ANNISTON, Ala. -- 2013 might as well be 2012.

Like it did a year ago, Ozark High School's precision team led Shelby County High School after the opening round of the JROTC National Air Rifle Championships. And as they were in 2012 during the final round of competition at the Civilian Marksmanship Program's indoor range, the Army program from Missouri and the Marine Corps program from Kentucky -- whether by coincidence or fate -- happened to shoot from firing lanes Saturday positioned right next to each other.

It was the same scenario. And the same result.

Ozark claimed its second straight precision championship, beating Shelby County 4,686 points to 4,665 points.

In the sporter division, Carl Hayden (Ariz.) High School vaulted from fourth place after the opening round to give the Army a sweep as it earned its first national title, beating East Aurora (Ill.) High School, a Navy program.

The Army also produced the top individual precision performer in Marissa Furney of Columbus (Ga.) High School.

Ozark has managed to build something of a dynasty in the sport of air rifle. In addition to the school's precision wins the last two years, its sporter squads captured national championships the two years prior to that.

The victory makes seniors like Shelby Brummett a rarity: Every year of her high school career ended with a national title. What made this win different than the other three crowns she helped secure was how close-knit the foursome became.

"We have no superstars," she said. "We're all equally strong shooters. We all enjoy it, and we have fun."

Ozark built a 13-point cushion over Shelby County after Friday's opening round, fueled in part by two near-perfect individual scores of 199 during the initial prone position. Each round required Cadets to also shoot while standing and kneeling.

Saturday got off to a queasy start as reigning Army individual champion Benjamin Estes suffered from a stomach bug that left him weak and throwing up right up until to the start of the competition. A trashcan was placed behind his firing point in case he was overcome and felt he couldn't make it to the restroom as he shot.

The illness initially seemed to have little affect as Estes reeled off a perfect score of 200 in the opening prone position. He slipped some in standing, as did his teammates, because he said he wasn't strong enough to steady his rifle completely.

The collective effort allowed Shelby County to close the gap to 10 points.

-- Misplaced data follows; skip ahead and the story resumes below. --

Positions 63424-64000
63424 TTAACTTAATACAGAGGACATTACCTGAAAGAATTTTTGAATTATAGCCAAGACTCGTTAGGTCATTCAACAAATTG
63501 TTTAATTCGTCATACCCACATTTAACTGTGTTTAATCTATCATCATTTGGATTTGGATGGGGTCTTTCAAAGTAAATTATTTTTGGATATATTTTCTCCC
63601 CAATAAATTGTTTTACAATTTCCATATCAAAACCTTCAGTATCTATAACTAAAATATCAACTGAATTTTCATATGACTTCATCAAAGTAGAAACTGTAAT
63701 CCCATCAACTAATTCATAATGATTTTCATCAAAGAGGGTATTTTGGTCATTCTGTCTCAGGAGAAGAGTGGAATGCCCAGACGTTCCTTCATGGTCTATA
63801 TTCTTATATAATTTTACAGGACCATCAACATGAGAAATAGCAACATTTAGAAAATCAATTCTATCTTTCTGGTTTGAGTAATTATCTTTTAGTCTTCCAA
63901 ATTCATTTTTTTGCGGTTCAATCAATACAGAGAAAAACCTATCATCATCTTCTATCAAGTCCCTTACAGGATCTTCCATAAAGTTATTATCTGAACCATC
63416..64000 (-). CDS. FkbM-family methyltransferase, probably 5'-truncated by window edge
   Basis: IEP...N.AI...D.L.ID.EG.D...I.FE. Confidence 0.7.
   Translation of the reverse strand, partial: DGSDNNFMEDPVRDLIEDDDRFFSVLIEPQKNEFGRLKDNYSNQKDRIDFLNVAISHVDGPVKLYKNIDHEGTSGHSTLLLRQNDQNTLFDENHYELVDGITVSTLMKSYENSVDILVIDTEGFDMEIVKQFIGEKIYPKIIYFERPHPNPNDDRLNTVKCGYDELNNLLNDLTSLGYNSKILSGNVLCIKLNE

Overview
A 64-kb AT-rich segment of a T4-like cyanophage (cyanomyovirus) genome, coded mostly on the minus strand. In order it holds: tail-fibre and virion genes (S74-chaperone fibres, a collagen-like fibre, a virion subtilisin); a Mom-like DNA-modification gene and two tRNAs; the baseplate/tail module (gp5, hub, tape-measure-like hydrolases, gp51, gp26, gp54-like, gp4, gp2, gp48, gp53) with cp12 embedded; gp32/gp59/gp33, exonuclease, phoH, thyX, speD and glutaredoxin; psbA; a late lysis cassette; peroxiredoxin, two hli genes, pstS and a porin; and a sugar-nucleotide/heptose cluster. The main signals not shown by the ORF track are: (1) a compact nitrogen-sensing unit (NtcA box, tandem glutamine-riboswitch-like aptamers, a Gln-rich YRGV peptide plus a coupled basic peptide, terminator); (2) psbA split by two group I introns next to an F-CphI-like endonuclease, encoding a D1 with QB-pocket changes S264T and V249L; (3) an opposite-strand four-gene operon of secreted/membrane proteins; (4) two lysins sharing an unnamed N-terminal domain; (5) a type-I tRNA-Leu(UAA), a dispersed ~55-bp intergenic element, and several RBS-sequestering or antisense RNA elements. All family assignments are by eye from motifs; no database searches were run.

That's as close as the Marine Corps Cadets would get. From the kneeling position, Ozark shooters rebounded and won going away, led by Estes' score of 199, a point shy of perfect.

"I just went back to my training and took it shot by shot," he said.

As he does in competitions, retired 1st Sgt. Terry Thompson, Ozark's coach, shielded his Cadets from seeing their placement or score until after Saturday's final. He wanted them to remain focused on simply shooting their best.

"They were within 10 points," Thompson told his team during a post-match huddle. "You all closed the deal out."

Carl Hayden finished a distant fourth in last month's Army championships, 124 points off the pace of Killeen (Texas) High School. But as his team readied for its first shots of the national competition, senior Nestor Alvarez was adamant the program had a serious chance to win.

After all, the team was riding a wave of success after winning an Arizona state competition and had been training hard since the Army event. They hadn't come to lose.

Carl Hayden, starting Saturday in fourth, made its move during the standing portion. The 694 points the team registered was a meet best in the sporter division, propelling it toward the top.

The squad that found itself 27 points behind midway through the nationals ended up winning by 16.

"We're national champs, dude," a jubilant Mario Saenz said to teammate Alan Rodriguez, who confirmed the win through a website accessed on his smartphone. "You know how long we've been waiting for this?"

Carl Hayden shooters considered themselves underdogs entering the meet, and they believed other programs saw them that way, too. Cadets said their school doesn't have funds to purchase the sort of equipment other schools have and they had to scrape up the money to even make the trip to Alabama, getting a single room for all four squad members to sleep in.

"We just wanted to do our best," Rodriguez said. "No one expected Carl Hayden to win."

Except Alvarez. And perhaps a worker at the team hotel, who, in wishing them luck, told them several winning teams had stayed there in the past.

"We were determined," Saenz said.

"I knew we were going to win," Alvarez said.

Ozark, meanwhile, has become dominant of late both nationally and at the service level. It loses most of this year's championship team to graduation, all of whom have committed to shoot competitively in college: Brummett at Columbus State University in Georgia, Doran at the Air Force Academy and Hunt at the University of Tennessee-Martin.

Looking ahead to next season, Ozark's coach is optimistic about the team he'll field. Despite losing three of its four members, the school has other talented shooters in the program Thompson expects to shine.

"There's tons of talent, but each team is different," he said. "Hopefully, they will continue our tradition."